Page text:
By Luis R. Valadez
We all as social creatures have a deep and underlying desire to find that one perfect person to spend the rest of our days with. That one person when you meet, you feel an uncontrollable attraction to and an illogical sense of familiarity with. As if you’ve known that person for a lifetime, or perhaps lifetimes. Whatever you want to call it, films and TV series alike have romanticized the phenomenon known as the soulmate. But what do we really know about the perfect mate or the ideal partner? Psychology is finally shedding light on the mystery that encapsulates so many hearts and minds around the world in an effort to understand what truly makes two people compatible for a relationship.
The Issue With Compatibility
Dating sites like OkCupid.com or chemistry.com boast about their in-depth personality tests, and claim that someone with similar answers to the questions on their tests can result in finding the perfect mate.
Now this sounds very appealing for many different reasons. First, naturally you want to be with someone who shares the same values as you and perhaps even someone who enjoys similar activities like rock climbing. Secondly, it only seems logical to search for another person that also wants to raise children and begin a family someday. Lastly, we have such a yearning for love as social creatures, that we will convince ourselves of just about anything in order to fill the empty spots in our hearts.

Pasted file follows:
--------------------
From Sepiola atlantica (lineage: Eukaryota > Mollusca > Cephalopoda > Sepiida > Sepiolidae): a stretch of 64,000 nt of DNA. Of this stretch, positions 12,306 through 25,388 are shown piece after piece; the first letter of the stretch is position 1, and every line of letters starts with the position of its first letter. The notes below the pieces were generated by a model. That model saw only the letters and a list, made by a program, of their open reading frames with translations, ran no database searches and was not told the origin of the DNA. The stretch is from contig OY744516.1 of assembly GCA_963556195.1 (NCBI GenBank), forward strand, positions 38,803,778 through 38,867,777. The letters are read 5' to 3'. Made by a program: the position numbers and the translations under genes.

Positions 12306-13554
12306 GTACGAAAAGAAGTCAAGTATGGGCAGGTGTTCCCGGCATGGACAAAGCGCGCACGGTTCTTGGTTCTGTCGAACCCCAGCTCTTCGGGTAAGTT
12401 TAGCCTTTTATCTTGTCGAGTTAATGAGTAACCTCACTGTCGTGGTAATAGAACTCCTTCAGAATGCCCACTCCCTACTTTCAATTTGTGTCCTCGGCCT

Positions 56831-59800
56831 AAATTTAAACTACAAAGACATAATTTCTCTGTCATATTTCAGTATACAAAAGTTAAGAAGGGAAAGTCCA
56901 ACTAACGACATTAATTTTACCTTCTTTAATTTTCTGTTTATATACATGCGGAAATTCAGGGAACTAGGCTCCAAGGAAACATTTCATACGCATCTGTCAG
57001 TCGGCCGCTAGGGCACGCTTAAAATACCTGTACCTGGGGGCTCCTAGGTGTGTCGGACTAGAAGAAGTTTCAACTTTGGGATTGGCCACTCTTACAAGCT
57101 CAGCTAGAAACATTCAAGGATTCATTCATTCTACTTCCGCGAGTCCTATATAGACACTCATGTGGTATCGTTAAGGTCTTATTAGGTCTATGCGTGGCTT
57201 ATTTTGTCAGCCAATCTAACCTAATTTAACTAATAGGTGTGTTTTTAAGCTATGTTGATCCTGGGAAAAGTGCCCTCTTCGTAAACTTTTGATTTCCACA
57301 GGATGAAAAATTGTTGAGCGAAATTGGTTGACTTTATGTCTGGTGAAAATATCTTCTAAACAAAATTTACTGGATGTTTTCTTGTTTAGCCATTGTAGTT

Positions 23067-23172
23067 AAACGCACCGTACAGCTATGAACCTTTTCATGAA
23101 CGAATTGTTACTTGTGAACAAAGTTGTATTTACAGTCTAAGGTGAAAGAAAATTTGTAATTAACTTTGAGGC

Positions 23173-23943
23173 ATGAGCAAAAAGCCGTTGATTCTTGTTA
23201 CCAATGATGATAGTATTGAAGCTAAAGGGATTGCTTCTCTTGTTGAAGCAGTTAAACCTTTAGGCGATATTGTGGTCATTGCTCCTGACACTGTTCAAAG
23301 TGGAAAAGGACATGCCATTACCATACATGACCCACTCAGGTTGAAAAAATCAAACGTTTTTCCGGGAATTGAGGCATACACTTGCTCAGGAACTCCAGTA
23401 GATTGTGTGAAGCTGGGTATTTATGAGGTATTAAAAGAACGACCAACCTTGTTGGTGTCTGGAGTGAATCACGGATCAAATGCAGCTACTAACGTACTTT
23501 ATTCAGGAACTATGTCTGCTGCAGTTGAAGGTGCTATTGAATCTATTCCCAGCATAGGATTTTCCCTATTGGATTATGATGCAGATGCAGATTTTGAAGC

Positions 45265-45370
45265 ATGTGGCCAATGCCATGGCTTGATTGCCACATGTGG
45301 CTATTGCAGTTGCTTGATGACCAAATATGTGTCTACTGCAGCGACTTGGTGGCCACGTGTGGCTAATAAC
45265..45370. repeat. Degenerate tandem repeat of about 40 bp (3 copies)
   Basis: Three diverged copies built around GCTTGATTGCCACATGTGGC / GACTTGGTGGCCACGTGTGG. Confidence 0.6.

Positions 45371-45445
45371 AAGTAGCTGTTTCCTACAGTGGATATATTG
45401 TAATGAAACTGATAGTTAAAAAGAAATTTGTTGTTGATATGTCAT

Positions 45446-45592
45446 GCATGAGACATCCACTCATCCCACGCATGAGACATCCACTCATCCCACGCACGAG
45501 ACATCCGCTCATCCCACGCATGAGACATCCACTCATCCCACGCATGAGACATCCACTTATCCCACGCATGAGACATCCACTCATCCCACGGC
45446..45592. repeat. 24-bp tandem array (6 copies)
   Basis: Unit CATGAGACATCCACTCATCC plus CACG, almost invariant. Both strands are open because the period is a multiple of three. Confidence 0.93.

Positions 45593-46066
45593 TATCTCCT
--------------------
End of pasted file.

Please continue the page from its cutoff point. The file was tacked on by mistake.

All of these reasons create quite the compelling case for compatibility sites, but how well and how long do the relationships that have similar interests and quirks truly last?
Dr. Ted Hudson of the University of Texas ran a longitudinal study of couples that had been married for years and in his research he discovered something quite surprising. Dr. Hudson explains, “My research shows that there is no difference in the objective compatibility between those couples who are unhappy and those who are happy.”
Dr. Hudson went on to say that couples that feel content and warmth in their relationships said that compatibility wasn’t an issue for them. In fact, they said that it was them who made the relationship work, not the compatibility of their personalities. But when the unhappy couples were asked what they thought about compatibility, they all answered by saying that compatibility is extremely important to a marriage. Sadly, they didn’t think they were compatible with their significant other. Dr. Hudson explains that when the unhappy couples said, “we’re incompatible” they were truly meaning, “We don’t get along very well.”